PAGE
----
The number of lawsuits against former FTX CEO Sam Bankman-Fried has been piling up since the fall of his cryptocurrency empire.; The former cryptocurrency “white knight” has been a defendant in seven class action lawsuits filed since the FTX bankruptcy.
These lawsuits are independent of the numerous probes and investigations examining FTX and Sam Bankman-Fried.such as a market manipulation investigation by federal prosecutors and the likely Federal Election Commission investigation into Bankman-Fried’s black money donations to the Republican Party.
Next provides a summary of class action lawsuits filed against Sam Bankman-Fried since November 11.
December 7: Podalsky et al. v. Bankman-Fried et al.
In this class action lawsuit brought by Gregg Podalsky and four others, former FTX clients accused the Golden State Warriors, Bankman-Fried, and numerous other FTX executives and personalities of fraudulently inducing “unsophisticated investors” to purchase unregistered securities in form of interest-bearing accountsresulting in clients losing billions of dollars.
Other public figures also cited in the lawsuit include Tom Brady, Kevin O’Leary, Stephen Curry, Trevor Lawrence and Shaquille O’Neal.and Podalsky demands that the case have a jury trial.
December 5: Jessup v. Bankman-Fried et al.
FTX client Michael Elliott Jessup has filed a class action lawsuit against Bankman-Fried, former Alameda CEO Caroline Ellison and other FTX executives, accusing them of fraudunjust enrichment and conversion.
Unjust enrichment in legal cases refers to situations in which one person enriches himself at the expense of another, in circumstances that the law considers unfairwhile conversion refers to situations in which one person “converts” another’s property into their own.
Jessup, who has also called for the case to have a jury, alleges that clients holding funds in FTX had legitimate possession of their crypto assets and that the defendants transferred these assets to Alameda Research without authority to do so.which constitutes conversion in the eyes of Jessup’s lawyers.
December 2: Hawkins v Bankman-Fried et al.
filed in californiathis lawsuit is a class action brought by Russell Hawkins – an FTX client who held funds on the exchange – on behalf of all those similarly situated and alleges that the clients were deceived through unfair and deceptive practices.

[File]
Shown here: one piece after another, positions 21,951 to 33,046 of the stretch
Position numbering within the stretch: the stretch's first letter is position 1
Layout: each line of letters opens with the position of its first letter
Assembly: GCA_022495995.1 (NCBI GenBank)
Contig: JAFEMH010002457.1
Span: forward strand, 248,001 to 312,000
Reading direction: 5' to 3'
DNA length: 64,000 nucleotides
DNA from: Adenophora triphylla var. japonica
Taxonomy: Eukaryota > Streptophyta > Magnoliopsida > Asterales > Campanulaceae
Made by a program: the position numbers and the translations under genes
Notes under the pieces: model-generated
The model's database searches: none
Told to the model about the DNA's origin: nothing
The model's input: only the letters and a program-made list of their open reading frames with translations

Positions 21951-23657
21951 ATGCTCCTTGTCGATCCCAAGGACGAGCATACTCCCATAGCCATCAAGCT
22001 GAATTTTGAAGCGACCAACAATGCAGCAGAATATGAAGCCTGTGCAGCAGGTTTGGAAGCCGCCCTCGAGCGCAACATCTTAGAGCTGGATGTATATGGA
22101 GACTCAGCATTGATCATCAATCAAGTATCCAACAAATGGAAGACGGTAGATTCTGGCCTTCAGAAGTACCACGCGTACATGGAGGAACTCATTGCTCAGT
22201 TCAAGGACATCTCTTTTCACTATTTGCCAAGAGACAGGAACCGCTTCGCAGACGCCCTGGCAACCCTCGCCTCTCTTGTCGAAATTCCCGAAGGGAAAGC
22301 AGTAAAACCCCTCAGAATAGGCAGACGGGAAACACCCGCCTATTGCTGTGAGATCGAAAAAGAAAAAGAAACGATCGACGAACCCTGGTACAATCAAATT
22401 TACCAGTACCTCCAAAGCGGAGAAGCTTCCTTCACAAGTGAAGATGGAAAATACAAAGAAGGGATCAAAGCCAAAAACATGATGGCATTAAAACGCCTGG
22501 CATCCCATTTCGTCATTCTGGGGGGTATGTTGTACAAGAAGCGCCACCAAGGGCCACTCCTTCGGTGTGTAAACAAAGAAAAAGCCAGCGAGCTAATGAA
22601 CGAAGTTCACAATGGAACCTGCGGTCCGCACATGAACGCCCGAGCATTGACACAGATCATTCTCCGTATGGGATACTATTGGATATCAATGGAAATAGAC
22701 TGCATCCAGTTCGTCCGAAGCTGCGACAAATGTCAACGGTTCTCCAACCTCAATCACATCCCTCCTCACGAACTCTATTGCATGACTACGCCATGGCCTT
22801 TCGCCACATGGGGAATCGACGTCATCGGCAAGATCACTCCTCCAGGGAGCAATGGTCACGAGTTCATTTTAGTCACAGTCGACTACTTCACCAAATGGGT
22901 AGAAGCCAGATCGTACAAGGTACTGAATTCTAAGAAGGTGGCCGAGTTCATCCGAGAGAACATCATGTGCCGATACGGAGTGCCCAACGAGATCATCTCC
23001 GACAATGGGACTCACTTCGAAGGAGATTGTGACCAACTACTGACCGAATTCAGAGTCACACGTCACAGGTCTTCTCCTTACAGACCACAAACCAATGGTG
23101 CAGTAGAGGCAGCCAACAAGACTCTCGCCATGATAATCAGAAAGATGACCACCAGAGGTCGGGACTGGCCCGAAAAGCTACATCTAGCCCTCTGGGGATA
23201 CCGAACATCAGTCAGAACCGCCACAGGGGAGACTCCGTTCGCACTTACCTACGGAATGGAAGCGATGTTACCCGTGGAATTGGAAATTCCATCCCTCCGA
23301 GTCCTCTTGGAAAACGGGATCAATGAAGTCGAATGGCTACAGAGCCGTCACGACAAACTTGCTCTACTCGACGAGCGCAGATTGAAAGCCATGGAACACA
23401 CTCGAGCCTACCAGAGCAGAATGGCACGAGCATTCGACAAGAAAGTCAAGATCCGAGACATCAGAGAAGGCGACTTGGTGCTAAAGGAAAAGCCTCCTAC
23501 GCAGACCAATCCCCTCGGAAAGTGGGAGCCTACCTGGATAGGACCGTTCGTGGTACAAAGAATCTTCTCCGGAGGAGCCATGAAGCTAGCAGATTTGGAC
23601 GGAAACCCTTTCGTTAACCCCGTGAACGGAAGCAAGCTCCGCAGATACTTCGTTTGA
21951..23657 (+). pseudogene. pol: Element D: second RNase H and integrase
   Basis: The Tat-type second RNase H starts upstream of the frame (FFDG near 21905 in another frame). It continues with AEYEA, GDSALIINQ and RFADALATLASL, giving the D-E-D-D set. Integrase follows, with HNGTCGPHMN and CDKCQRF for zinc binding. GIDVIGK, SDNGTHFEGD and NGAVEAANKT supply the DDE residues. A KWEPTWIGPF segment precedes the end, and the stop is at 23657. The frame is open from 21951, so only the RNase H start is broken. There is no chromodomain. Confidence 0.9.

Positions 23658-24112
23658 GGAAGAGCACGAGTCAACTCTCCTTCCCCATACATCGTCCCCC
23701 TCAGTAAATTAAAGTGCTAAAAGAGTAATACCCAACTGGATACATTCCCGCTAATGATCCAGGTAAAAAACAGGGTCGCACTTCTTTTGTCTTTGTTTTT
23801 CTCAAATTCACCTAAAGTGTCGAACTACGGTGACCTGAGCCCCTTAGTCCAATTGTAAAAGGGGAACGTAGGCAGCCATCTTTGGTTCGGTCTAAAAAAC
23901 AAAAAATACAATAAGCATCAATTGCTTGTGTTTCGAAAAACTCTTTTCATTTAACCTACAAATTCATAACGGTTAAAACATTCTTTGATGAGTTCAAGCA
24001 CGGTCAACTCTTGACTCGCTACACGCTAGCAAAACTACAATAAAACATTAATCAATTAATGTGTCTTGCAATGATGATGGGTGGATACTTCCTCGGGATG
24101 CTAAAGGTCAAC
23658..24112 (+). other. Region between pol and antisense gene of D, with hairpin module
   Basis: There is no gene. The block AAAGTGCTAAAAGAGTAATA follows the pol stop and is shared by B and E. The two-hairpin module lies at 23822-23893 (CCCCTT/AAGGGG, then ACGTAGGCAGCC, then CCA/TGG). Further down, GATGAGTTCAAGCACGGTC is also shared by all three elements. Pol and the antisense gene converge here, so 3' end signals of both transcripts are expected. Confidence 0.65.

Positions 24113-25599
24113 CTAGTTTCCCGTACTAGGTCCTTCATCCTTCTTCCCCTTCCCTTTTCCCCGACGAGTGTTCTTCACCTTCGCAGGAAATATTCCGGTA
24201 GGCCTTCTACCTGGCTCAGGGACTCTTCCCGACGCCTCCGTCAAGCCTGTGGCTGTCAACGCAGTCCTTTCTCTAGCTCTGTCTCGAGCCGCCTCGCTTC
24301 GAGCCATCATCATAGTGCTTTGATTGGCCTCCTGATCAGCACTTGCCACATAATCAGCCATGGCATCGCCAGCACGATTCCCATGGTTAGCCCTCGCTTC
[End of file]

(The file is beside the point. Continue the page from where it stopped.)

Defendants include Bankman Fried and other FTX executives, as well as accounting firms Armanino and Prager Metis.which had issued certified reports in which they considered FTX to be in good financial health:
“As set forth herein, the individual defendants made false or misleading statements in connection with the YBAs [Yield-bearing accounts] and the FTX entities. They publicly stated that the FTX entities and YBAs were a viable and safe way to invest in cryptocurrency, a statement designed to mislead consumers into investing in the FTX entities.”
November 23: Pierce v. Bankman-Fried et al.
With the same defendants as in the Hawkins case, FTX client Stephen Pierce filed a class action lawsuit in California accusing Bankman-Fried of being “one of the great frauds in history,” and that he “and his inner circle treated those assets as a fund to finance their own property investments and an assortment of personal boondoggles.”
The plaintiff (Pierce) has again called for a jury, alleging a violation of the Organized Crime Influenced and Corrupt Organizations (RICO) Act..
Extortion is a type of organized crime in which a coordinated illegal plan or operation is established that allows authors to profit systematically.
November 21: Kavuri vs. Bankman-Fried et al.
FTX client Sunil Kavuri has filed a class action lawsuit similar to Podalsky’s against Bankman-Fried in Florida, in which the defendants include celebrities or public figures who have endorsed or otherwise promoted FTXsupposedly without disclosing his remuneration or participation in the company.
It’s also a case the Securities and Exchange Commission may be watching closely, as Kavuri alleges that FTX was promoting unregistered securities that were fraudulently presented as securities. in an effort to attract customers and generate interest.
November 20: Lam vs. Bankman-Fried
Elliot Lam, a Hong Kong resident and FTX customer, is the plaintiff in another class action lawsuit filed in California, alleging that Bankman-Fried, Ellison and the Golden State Warriors have violated California’s unfair competition and deceptive advertising laws and have also committed fraudulent cover-up and civil conspiracy.
Lam claims that the defendants sold and marketed to a public that could not know the “true nature of FTX and YBAs.”and that if the public had had the same information as the defendants, they would not have chosen to use FTX’s products, which constitutes fraudulent concealment.
November 15: Garrison v. Bankman-Fried et al.
This lawsuit again includes the full range of famous actors and public figures who are understood to have endorsed or participated in marketing campaigns for FTX; Class action lawsuit filed by Edwin Garrison in Florida alleges that FTX YBAs were illegally offered securities.
Garrison also accuses FTX of engaging in deceptive and unfair business practices and engaging in a “fraudulent scheme.” that he intentionally took advantage of “unsophisticated investors.”
Once these lawsuits and the necessary documents were filed, they were assigned a file number and immediately assigned to a judge. From there, each defendant is served with a Summons and Complaint, and the judge sets a timetable for next steps.
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